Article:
• September 20, 2014

Reporter rides with wounded veterans

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Posted: Thursday, March 27, 2014 4:30 am

Stoically calming my nerves and handing me a video camera-fitted helmet, maintenance men Michael and Goody beat out coffee as my Wednesday morning saviors.

Rusty, somewhat like my bike, I’d come to the takeoff point without a proper shirt, a dying camera, a worthless helmet and a prayer that I wouldn’t fall while clipping into my pedals. I hadn’t been on a bike in nearly two years.

It was “hump” day and Ride 2 Recovery cyclists were headed to “Fort Home,” a native-Fort Hood rider’s term, and then going another 70 miles to Waco.

Outfitted in multicolored parkas, the group looked like a bunch of weather-beaten bald eagles — majestic, noble, patriotic, a little intimidating and much, much too rare — as they glided effortlessly into riding formation.

The whoosh of 200 tires to pavement had a winglike sound as the group headed to Fort Hood for a ceremony at III Corps Headquarters, calling “hoorahs” and “hellos” the entire way.

A laughing veteran named Karlous Davis smiled at me, showing a gold tooth, and teased handle-bar mustached bike mechanic Michael about his tires.

Michael already said he felt like he had the best job in the world — cycling outside, traveling the country, hanging out with inspiring people — it was a rock star lifestyle without the drug problem.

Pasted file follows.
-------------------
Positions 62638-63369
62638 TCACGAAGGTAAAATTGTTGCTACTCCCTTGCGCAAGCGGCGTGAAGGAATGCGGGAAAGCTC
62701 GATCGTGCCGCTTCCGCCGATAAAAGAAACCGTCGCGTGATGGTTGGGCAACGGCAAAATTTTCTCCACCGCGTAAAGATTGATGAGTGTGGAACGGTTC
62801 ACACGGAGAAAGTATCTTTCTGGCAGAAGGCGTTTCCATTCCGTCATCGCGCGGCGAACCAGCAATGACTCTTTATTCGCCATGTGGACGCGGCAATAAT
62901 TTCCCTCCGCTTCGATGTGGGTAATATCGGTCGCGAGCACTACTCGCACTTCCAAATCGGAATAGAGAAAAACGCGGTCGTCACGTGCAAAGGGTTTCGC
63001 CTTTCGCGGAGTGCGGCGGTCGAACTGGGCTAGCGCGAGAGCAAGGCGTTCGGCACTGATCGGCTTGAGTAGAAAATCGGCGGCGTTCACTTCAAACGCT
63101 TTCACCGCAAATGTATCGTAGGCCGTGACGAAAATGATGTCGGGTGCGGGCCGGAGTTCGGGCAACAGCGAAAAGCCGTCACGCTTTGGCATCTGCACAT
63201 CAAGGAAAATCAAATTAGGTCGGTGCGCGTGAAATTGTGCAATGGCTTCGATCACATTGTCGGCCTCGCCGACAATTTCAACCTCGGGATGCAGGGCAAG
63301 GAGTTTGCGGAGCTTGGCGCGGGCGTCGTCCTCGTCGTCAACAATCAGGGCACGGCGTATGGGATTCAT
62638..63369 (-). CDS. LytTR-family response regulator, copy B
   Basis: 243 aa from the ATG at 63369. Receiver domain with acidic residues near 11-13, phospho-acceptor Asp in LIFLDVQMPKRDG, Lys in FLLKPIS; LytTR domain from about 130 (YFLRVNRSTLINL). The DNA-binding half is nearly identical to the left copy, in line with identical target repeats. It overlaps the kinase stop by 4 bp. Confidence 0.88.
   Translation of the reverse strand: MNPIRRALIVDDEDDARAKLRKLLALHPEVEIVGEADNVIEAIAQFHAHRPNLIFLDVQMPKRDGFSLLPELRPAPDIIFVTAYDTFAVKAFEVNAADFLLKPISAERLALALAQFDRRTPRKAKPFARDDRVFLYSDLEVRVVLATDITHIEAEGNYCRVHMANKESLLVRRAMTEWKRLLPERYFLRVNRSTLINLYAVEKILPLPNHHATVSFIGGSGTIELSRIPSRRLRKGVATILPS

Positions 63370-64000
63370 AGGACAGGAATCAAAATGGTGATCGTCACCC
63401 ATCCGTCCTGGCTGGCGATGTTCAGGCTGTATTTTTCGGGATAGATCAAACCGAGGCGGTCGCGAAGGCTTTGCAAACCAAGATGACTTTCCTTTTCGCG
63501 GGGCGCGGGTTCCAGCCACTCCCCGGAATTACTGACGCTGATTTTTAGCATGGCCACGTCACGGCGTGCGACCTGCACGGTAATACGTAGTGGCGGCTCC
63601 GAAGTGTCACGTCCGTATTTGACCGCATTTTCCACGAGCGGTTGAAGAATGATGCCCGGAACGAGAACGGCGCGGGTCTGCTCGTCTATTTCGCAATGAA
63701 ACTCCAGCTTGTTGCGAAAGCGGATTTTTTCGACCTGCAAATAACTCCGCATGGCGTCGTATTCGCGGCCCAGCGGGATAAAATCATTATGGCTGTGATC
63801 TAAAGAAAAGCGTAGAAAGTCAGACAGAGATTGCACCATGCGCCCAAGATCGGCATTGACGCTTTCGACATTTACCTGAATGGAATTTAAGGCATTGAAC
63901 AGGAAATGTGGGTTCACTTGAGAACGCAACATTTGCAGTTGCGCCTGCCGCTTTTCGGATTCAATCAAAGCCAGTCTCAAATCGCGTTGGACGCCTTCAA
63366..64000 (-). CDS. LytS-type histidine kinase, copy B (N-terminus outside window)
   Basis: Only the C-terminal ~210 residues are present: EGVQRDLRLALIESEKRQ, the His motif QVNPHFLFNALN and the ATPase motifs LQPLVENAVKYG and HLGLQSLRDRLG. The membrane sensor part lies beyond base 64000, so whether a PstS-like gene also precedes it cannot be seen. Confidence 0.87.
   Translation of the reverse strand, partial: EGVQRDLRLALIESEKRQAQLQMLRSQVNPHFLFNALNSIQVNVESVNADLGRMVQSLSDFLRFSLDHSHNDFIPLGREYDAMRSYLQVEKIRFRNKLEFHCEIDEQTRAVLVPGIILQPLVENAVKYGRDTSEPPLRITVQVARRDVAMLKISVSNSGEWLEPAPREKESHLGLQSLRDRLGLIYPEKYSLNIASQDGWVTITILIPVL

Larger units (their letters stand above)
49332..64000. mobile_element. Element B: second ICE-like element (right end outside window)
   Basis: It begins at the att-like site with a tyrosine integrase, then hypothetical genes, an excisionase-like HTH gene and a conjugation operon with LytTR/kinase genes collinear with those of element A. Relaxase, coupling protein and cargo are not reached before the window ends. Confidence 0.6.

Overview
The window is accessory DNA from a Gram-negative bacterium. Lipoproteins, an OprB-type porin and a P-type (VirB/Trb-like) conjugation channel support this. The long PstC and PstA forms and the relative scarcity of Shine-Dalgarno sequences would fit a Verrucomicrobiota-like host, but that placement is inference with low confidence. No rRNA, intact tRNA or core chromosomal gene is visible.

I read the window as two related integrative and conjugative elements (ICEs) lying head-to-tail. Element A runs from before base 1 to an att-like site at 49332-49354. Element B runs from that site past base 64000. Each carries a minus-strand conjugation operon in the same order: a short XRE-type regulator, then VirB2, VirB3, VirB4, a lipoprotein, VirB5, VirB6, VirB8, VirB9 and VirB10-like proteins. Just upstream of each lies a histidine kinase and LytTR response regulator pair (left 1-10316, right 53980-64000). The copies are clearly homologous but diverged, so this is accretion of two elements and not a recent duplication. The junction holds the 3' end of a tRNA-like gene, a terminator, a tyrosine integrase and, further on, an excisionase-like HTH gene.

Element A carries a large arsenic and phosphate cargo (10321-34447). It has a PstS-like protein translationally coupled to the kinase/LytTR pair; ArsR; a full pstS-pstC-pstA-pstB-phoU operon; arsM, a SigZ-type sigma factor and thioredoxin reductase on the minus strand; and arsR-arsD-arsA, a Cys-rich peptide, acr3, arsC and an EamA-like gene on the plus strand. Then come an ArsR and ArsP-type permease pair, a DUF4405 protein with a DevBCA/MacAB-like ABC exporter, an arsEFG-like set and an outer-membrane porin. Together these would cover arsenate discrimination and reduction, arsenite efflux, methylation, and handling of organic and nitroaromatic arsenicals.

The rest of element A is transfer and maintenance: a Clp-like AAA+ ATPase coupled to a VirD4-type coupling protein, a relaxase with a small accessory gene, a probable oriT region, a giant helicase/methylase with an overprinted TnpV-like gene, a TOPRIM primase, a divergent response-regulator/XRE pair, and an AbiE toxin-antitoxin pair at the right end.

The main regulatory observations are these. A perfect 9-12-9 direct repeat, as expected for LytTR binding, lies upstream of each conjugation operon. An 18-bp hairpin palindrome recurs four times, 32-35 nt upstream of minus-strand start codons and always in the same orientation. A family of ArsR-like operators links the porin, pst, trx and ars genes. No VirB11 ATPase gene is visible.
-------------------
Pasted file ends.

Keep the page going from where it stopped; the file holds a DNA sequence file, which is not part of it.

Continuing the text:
Everyone seemed to know each other, and since I’m an Army-newbie, I figured most of them had run into one another in a veteran cycling group, or a brigade reunion, or maybe happened to wear too much camouflage at the mall and been spotted.

It was only when we stopped that I realized a lot of them had just met.

Nice strangers usually don’t grind each others’ gears as much as these guys jokingly did, which made for a warm, somewhat tough-guy, family-like atmosphere.

In a cycling pack, you get great “rear” views, but most attention is spent focusing on avoiding wrecks with the riders to your front, side and behind. I was near the back of the pack with Karlous, and I asked if he would sprint to the front with me.

We pedaled hard for almost half a mile — didn’t reach the front — but saw cars pulled over in a zombie-apocalypse-like manner with residents hanging out windows and waving.

Reaching Fort Hood, thousands of soldiers lined the roads, high-fiving cycling veterans and waving flags. It must have been what parades were like before television.

During his speech to veterans, III Corps and Fort Hood commander Lt. Gen. Mark Milley phrased it well: “From now until the rest of your life, you’ll always have a home here at Fort Hood in the Great Place.”

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